AAP editorial justifies Arvind Kejriwal's foul languageIn a fresh revelation to the ongoing AAP Crisis, an editorial in party's mouth piece has claimed that Fights and 'battles for supremacy began between rebel AAP leaders Yogendra Yadav-Prashant Bhushan and Arvind Kejriwal began
In a fresh revelation to the ongoing AAP Crisis, an editorial in party's mouth piece has claimed that Fights and 'battles for supremacy began between rebel AAP leaders Yogendra Yadav-Prashant Bhushan and Arvind Kejriwal began even before 2013 Delhi Assembly elections.
Interestingly, the article goes on to justify the ‘abuses' that Kejriwal hurled on the duo.
"What is being termed as Arvind's use of abusive language and his arrogance is actually his insistence on making India 'corruption-free'. The truth is that Arvind is not ready to tolerate any obstacle in order to achieve this 'goal' and it is this determination that makes him 'Arvind'."
The editorial adds a new twist to the popular perception that chinks within party surfaced after debacle of 2014 Lok Sabha elections.
Since AAP's historic mandate in February polls, the two factions have been involved in an ugly public spat, with Yadav and Bhushan accusing Kejriwal of running the party like a dictator and gagging the internal democracy in the party.
The duo was ousted from the party's top decision-making bodies and in turn they have vowed to continue their struggle for swaraj without leaving the organization.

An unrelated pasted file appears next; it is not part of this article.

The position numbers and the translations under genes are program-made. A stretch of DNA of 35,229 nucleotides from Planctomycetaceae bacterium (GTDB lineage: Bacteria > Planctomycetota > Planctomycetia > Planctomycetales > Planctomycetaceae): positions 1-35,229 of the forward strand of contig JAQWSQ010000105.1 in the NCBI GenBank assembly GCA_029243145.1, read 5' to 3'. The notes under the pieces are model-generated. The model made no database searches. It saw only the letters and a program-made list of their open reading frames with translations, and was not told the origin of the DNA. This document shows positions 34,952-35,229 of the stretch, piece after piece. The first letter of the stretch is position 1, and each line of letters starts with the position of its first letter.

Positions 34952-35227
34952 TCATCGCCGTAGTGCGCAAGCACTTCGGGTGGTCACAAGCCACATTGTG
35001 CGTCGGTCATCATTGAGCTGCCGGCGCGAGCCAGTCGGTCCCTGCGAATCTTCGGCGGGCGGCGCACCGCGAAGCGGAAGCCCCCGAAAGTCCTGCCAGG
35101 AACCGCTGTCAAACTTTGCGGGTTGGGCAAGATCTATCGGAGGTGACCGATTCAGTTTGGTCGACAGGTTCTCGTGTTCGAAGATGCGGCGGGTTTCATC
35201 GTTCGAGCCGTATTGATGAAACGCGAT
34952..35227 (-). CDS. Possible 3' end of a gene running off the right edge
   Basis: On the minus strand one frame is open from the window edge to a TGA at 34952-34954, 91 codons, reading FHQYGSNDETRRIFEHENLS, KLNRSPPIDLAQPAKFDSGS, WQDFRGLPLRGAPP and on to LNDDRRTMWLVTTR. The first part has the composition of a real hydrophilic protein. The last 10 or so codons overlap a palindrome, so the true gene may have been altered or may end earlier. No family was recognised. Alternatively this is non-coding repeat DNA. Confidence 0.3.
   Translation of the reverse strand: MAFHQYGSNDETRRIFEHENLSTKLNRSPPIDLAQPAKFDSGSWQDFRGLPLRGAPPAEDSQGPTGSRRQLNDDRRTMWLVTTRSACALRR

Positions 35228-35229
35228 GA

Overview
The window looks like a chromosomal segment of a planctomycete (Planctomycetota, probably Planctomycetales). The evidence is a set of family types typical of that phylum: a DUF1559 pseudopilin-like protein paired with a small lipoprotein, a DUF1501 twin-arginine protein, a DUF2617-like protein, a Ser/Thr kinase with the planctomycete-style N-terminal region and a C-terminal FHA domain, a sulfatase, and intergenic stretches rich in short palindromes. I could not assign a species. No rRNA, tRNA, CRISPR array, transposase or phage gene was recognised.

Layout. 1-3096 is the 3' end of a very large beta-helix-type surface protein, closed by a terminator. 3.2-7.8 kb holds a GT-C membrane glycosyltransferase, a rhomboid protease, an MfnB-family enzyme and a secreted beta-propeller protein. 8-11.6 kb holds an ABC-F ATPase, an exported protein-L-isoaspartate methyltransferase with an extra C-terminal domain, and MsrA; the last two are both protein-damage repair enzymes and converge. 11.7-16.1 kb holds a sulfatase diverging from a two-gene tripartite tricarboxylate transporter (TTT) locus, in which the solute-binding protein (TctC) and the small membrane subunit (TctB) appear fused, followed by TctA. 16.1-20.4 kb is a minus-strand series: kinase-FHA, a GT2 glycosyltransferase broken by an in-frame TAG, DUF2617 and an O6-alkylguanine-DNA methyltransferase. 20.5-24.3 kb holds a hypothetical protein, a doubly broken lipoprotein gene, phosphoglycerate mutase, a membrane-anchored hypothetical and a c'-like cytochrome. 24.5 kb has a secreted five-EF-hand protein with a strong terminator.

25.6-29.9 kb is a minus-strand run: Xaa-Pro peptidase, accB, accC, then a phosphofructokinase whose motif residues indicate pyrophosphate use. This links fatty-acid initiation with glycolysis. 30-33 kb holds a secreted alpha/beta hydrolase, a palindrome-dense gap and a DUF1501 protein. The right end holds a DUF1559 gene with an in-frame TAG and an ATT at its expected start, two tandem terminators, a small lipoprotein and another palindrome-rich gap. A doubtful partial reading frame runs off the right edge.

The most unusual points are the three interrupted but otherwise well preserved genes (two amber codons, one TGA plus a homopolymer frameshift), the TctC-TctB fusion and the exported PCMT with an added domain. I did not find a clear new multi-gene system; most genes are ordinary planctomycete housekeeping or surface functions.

The editorial in AAP Ki Kranti, cites specific examples, the duo's first big fight with Kejriwal surfaced on October 14 2013 'which left Kejriwal disturbed for 15 days', only days before AAP won 28 seats and went on to form government in Delhi for the first time and “since then, the ambitious designs of these leaders started becoming clear from time-to-time, " it claimed.
The article also terms the duo's role in party's internal democracy as inconsequential.
"The controversy between Prashant and Yogendra and AAP has been portrayed in the media as two factions of the party when that is not really the case.
Everything is being done in a well-organised and pre-decided manner. The people that media is calling 'important' are no doubt, big, but their role in party's internal hierarchy is 'inconsequential,” the article further adds.